AOU Updates, 2020 Edition

 

Northwestern Crow with dead fish_FedWayWA_20090920_LAH_0904

We’re approaching mid-summer, the time that nestlings fledge, birders wilt, and ornithologists announce updates to lists of North American birds. As is common in these days of DNA analysis, most of the changes involve taxonomic reordering and changes in genus. That’s fascinating for those interested in taxonomy, but for most birders, it’s the lumps and splits that claim our attention. When species are lumped, we stand to lose a lifer. When subspecies are split into two or more full species, we can celebrate a longer list. There are three changes this year that will affect our North American life list totals.

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Splitting Red-tailed Hawks?

Red-tailed Hawk_CanonCity-CO_LAH_8371.nef

If you’ve been birding for any length of time, you know that species come and species go. The birds don’t change, but our perception of which variations are actually different species is constantly undergoing review. We have lumpers, who combine disparate species into one, and splitters, who separate subspecies into two or more different species. Add in the (relatively) new ability to examine DNA, and you have a recipe for constant change.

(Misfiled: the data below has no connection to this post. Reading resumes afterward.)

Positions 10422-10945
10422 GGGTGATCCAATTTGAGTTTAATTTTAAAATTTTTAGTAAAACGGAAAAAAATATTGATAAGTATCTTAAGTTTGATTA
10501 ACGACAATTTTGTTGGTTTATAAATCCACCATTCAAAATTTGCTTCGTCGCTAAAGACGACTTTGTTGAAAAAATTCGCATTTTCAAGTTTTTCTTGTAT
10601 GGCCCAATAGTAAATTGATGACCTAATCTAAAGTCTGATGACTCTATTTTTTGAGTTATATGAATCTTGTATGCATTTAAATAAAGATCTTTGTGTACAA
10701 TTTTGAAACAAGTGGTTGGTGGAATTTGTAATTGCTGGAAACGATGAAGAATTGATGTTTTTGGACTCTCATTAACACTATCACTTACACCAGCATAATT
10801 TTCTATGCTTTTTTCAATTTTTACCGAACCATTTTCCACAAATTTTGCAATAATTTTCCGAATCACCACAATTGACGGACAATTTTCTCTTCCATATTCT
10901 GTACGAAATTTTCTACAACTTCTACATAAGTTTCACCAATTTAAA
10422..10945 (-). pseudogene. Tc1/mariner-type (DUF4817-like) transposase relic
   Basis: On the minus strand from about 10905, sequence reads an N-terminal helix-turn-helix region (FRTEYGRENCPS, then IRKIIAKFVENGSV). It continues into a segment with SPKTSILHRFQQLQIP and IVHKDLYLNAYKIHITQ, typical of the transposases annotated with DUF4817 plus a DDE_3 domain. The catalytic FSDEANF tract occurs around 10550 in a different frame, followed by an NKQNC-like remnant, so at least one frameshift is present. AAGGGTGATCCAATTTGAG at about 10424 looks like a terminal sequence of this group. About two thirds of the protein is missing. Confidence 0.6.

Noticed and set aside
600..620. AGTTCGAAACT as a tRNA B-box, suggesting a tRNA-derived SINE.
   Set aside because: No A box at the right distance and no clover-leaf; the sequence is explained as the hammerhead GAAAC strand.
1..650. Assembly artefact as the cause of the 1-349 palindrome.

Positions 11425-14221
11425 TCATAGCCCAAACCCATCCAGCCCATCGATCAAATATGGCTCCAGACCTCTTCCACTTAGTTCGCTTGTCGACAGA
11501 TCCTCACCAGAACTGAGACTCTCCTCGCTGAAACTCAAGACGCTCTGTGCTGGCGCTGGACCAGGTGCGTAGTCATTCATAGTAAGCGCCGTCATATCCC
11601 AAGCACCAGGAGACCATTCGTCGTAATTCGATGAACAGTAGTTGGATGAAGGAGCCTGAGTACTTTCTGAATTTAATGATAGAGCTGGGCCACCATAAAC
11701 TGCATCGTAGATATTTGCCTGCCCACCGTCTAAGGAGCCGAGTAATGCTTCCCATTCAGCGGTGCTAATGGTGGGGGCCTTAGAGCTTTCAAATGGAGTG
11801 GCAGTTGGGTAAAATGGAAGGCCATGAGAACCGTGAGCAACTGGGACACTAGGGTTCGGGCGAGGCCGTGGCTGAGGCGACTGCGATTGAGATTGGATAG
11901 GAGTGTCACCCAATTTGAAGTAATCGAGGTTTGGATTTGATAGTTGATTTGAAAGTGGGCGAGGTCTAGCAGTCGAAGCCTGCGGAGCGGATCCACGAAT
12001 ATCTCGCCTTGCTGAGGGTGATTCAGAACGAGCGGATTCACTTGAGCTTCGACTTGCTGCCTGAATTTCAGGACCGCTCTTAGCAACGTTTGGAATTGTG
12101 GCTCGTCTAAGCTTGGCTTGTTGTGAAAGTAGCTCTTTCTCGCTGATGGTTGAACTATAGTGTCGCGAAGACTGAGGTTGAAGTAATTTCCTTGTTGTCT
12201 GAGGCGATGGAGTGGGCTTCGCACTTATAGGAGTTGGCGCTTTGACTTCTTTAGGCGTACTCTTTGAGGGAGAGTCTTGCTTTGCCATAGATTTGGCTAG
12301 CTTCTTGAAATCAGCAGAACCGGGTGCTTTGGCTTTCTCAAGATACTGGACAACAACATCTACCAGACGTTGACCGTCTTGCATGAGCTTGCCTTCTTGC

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Good-bye Gray Jay

Gray Jay-1One aspect of nature I appreciate is its constancy. No matter who gets elected, a rose is still a rose. Whether I’m happy or sad, a moose remains a moose. The world can fall apart, but a jay is still a jay. Or not.

That’s right. This year, the American Ornithological Society (AOS, formerly the AOU) has voted to rename the Gray Jay. From now on (or should I say “once again”?), this personable gray-and-white bird will be known as a Canada Jay.

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